A medial collateral ligament (MCL) injury is most commonly seen in contact sports and skiing, where there is a sudden force to the outside of the knee causing the knee to fall inwards. The MCL is a ligament on the inside of the knee, attaching from the thigh bone to the shin bone. It provides stability to the knee joint and maintains the knee within a straight plane of movement. The MCL also has connections to the meniscus, a shock absorbing structure deep within the knee.
MCL injuries fall into 3 grades based on their severity. Grade 1 (Mild), Grade 2 (Moderate, few fibres torn), Grade 3 (a compete tear). MCL injuries may also involve other structures in the knee joint e.g. meniscus.
- Force to the outside of the knee whilst slightly bent e.g. a heavy tackle in rugby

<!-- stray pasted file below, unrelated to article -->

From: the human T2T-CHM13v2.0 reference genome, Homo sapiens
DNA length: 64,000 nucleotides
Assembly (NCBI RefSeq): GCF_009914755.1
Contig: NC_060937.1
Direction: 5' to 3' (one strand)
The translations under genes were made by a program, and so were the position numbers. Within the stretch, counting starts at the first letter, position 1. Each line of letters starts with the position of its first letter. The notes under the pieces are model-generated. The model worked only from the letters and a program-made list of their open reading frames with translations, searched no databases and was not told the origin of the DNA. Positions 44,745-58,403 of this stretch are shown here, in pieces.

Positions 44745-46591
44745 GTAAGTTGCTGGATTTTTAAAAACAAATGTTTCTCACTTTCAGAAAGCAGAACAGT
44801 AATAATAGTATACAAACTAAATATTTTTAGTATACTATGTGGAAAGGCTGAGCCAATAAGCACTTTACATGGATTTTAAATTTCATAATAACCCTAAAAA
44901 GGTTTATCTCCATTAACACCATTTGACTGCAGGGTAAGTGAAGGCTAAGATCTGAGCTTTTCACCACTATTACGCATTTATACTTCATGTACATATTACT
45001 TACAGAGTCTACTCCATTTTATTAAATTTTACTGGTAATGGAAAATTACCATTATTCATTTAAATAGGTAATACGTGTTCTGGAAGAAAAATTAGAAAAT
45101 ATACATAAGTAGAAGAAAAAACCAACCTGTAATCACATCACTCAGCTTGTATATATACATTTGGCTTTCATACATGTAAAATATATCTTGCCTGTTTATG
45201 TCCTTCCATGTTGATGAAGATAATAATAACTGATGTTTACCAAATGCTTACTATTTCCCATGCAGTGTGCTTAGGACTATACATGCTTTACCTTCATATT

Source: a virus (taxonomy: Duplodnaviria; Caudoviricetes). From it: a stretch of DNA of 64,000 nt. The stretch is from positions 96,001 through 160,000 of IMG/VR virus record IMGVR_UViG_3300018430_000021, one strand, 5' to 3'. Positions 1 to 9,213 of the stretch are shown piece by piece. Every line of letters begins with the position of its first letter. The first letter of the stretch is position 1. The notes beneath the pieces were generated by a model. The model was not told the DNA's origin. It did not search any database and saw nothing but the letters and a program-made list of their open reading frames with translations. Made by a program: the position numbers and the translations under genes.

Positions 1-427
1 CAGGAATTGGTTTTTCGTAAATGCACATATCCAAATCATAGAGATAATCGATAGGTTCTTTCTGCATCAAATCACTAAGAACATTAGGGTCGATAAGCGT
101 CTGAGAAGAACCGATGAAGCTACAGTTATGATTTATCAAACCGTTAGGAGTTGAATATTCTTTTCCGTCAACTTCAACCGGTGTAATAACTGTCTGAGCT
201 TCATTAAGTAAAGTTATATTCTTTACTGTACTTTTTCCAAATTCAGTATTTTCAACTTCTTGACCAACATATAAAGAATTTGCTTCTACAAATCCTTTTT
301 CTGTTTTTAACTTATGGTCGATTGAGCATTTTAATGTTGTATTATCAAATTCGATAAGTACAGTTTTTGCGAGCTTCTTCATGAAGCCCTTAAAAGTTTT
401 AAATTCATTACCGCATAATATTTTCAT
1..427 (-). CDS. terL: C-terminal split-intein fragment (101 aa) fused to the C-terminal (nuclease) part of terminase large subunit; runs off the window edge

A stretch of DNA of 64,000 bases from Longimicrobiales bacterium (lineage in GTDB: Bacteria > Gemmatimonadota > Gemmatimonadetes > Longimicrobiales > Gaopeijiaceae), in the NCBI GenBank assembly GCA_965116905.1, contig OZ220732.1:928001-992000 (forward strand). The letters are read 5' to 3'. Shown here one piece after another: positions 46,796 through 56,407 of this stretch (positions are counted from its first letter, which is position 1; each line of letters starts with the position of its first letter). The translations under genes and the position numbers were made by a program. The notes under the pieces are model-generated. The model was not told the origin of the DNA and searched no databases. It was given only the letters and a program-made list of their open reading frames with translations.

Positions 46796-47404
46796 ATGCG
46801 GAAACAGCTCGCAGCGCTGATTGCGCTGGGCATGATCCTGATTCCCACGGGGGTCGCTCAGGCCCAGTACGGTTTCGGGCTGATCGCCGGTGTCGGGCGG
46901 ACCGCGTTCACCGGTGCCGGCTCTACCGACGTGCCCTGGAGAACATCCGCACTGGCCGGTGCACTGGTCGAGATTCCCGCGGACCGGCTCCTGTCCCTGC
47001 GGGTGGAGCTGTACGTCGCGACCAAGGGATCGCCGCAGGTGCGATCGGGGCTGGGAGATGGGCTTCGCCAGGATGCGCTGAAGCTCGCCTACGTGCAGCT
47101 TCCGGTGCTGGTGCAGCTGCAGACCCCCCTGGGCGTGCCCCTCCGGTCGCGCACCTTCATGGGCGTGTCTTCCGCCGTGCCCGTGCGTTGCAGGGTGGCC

- Twisting force to the knee whilst slightly bent
Signs and symptoms to watch out for:
- Pain and tenderness over the inside aspect of the knee
- Swelling may be present or delayed
- Minor instability and/or loss of knee movement
What can I do?
- Rest from impact movements
- Ice: 10-15 minutes 3x/day
- Compression: Bandage or Knee brace
- Elevation if moderate-large swelling present
- Move knee within pain threshold and walk as tolerated
- Book in for assessment by a physiotherapist within 24-48 hours
A physiotherapy assessment can provide you with information regarding management, timeframes and return to sport plan. Your physiotherapist will be able to assess the grade of MCL tear and discuss ongoing treatment and management required.
Grades 1-2 MCL injury may take 4-6 weeks before return to play. Moderate to severe injuries (Grade 3) can take up to 12 weeks. If conservative (physiotherapy) management is not showing improvement, an assessment from an Orthopaedic specialist may be required.
Your physiotherapist will guide you in a graduated return to play once the injury has healed correctly.